Daphne Boteler is no longer afraid to share her adoption story

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Daphne Boteler, a freshman at Saint John Paul the Great Catholic High School in Dumfries, used to hide the fact that she was adopted. In April, she stood in front of 300 people and accepted the Star of Adoption Award from the Center for Adoption Support and Education (C.A.S.E.). She was the youngest to receive the award that recognized how far Daphne has come — not only from Manila, Philippines — but also from the child who kept everything inside, to having the confidence to share her story.

Mari Itzkowitz is program director of the Annandale C.A.S.E. office, which is a mental health organization that helps adoptees and their families. Adoption can lend additional layers to mental health issues, she said.

When Itzkowitz met Daphne and her parents, she encountered a family at their wits’ end. She nominated Daphne for the award because of the growth she had seen in her.

“Daphne moved from pretending she wasn’t adopted to being in a place where she could stand in front of people and share her life story,” said Itzkowitz. “I wanted people to hear it and see the progress she and her parents have made.”

Millard and Athene Boteler flew to the Philippines in 2004 to meet their daughter, who was 2 years old at the time. They picked her up from her foster family and headed to a hotel for the night. Before they got far, Daphne’s foster mother quickly ran after them to make sure she didn’t leave without her red pillow, the only thing Daphne owned then and still has to this day. The first night, Athene and her friend went to buy clothes for her daughter while she played with her dad.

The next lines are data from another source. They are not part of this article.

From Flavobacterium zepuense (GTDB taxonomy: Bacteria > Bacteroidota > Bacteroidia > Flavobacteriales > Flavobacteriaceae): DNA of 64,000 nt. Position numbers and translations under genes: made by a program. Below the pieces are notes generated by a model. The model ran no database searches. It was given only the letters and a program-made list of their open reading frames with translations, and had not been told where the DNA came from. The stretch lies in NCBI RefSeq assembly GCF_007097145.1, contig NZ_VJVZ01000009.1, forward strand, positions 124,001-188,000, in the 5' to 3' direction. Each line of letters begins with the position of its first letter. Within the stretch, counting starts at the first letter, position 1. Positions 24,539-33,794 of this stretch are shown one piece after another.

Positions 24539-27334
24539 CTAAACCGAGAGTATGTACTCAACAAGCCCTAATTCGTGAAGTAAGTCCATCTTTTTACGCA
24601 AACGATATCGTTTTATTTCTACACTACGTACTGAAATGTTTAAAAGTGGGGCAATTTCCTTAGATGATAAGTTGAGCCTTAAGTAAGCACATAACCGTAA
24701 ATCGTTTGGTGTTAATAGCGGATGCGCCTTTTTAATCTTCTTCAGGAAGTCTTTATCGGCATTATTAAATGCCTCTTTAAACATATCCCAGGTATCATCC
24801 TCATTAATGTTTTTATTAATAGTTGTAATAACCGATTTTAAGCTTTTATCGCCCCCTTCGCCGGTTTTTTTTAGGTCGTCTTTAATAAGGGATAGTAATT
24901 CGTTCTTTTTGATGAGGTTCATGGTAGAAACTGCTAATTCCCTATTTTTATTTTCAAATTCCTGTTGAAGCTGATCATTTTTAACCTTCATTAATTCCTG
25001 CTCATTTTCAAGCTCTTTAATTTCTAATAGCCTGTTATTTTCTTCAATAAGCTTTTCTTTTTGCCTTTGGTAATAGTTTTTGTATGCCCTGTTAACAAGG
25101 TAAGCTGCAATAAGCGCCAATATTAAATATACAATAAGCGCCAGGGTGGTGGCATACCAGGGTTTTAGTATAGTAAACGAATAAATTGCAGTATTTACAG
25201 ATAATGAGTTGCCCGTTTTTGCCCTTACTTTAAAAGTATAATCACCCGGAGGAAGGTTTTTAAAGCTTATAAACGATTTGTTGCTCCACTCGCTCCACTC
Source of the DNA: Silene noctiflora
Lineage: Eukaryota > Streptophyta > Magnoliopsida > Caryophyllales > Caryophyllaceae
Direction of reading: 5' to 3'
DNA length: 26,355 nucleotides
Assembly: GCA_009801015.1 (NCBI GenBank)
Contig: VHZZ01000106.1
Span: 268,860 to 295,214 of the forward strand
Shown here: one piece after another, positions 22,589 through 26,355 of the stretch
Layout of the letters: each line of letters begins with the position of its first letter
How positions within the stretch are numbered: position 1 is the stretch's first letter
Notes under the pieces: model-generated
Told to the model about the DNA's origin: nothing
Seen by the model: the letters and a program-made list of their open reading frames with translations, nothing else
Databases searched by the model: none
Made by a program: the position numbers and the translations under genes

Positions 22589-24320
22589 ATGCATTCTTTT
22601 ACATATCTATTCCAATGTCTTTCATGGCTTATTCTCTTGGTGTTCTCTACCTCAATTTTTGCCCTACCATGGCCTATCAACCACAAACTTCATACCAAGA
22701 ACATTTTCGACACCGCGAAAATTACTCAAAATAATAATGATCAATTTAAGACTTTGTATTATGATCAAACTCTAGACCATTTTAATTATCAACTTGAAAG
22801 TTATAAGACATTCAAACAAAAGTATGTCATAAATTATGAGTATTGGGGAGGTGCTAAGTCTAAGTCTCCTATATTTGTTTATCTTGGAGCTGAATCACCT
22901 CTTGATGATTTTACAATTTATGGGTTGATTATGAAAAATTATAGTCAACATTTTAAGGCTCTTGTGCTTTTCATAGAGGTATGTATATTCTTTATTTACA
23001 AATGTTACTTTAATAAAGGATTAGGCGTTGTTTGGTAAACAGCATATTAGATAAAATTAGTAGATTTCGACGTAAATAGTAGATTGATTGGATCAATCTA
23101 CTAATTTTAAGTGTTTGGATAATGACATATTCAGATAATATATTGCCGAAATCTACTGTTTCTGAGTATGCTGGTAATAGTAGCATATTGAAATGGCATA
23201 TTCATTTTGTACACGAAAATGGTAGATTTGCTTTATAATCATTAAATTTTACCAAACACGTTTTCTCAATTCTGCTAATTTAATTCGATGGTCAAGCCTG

Daphne had fun playing, but decided she wanted to go home — back to the home she knew with her foster family. She didn’t understand the new arrangement. “Dad couldn’t understand me and I couldn’t understand him,” she said of the language barrier.

She kicked, screamed and tried to escape. It was the same method she would use over the years to cope. Athene said no one slept that night.

Daphne confided in a close friend that she was adopted, but when word got out, she felt ashamed and embarrassed, like she was different from everyone. Her denial worked to some degree since her adoptive mother is Filipino.

Each time she encountered mean comments or tough questions — “Can adopted children be returned?” or “Aren’t you lucky you were adopted?” — it would add to her struggle.

When Daphne was 6, her behavior was troubling and her parents sought help from different resources. Daphne would throw tantrums and pull her hair out. One doctor suggested her parents shave her head but they rejected that advice. Millard and Athene sought more help and found C.A.S.E. It was a safe place and Millard said they saw a difference immediately.

Counseling helped the Botelers communicate. Daphne learned to grieve her losses. Traumatic events, such as being shuttled back and forth between the orphanage and foster care before she was 2 years old, not understanding her adoption and removal from what she thought was her forever home with a foster family, led to difficulties adjusting and getting close to anyone.

Two years ago, Daphne sang for the first time in public, boosting her confidence. She gives credit to C.A.S.E., her parents and friends for her growth. Daphne plays piano and guitar and formed an all-girl band, DKA. Music has a calming effect on her. She is a member of her school choir and volunteers every summer as a youth counselor at vacation Bible school at St. Bernadette Church in Springfield.

Millard said the nurturing teachers at John Paul the Great are helping bring Daphne out of her shell and the Catholic education has been phenomenal.  

Daphne now sees her adoption as a badge of honor, recognizing that many people are adopted, but each of them has a unique story.

She has advice for other adoptees: “Don’t be afraid of your story. Embrace it.” 

© Arlington Catholic Herald 2017

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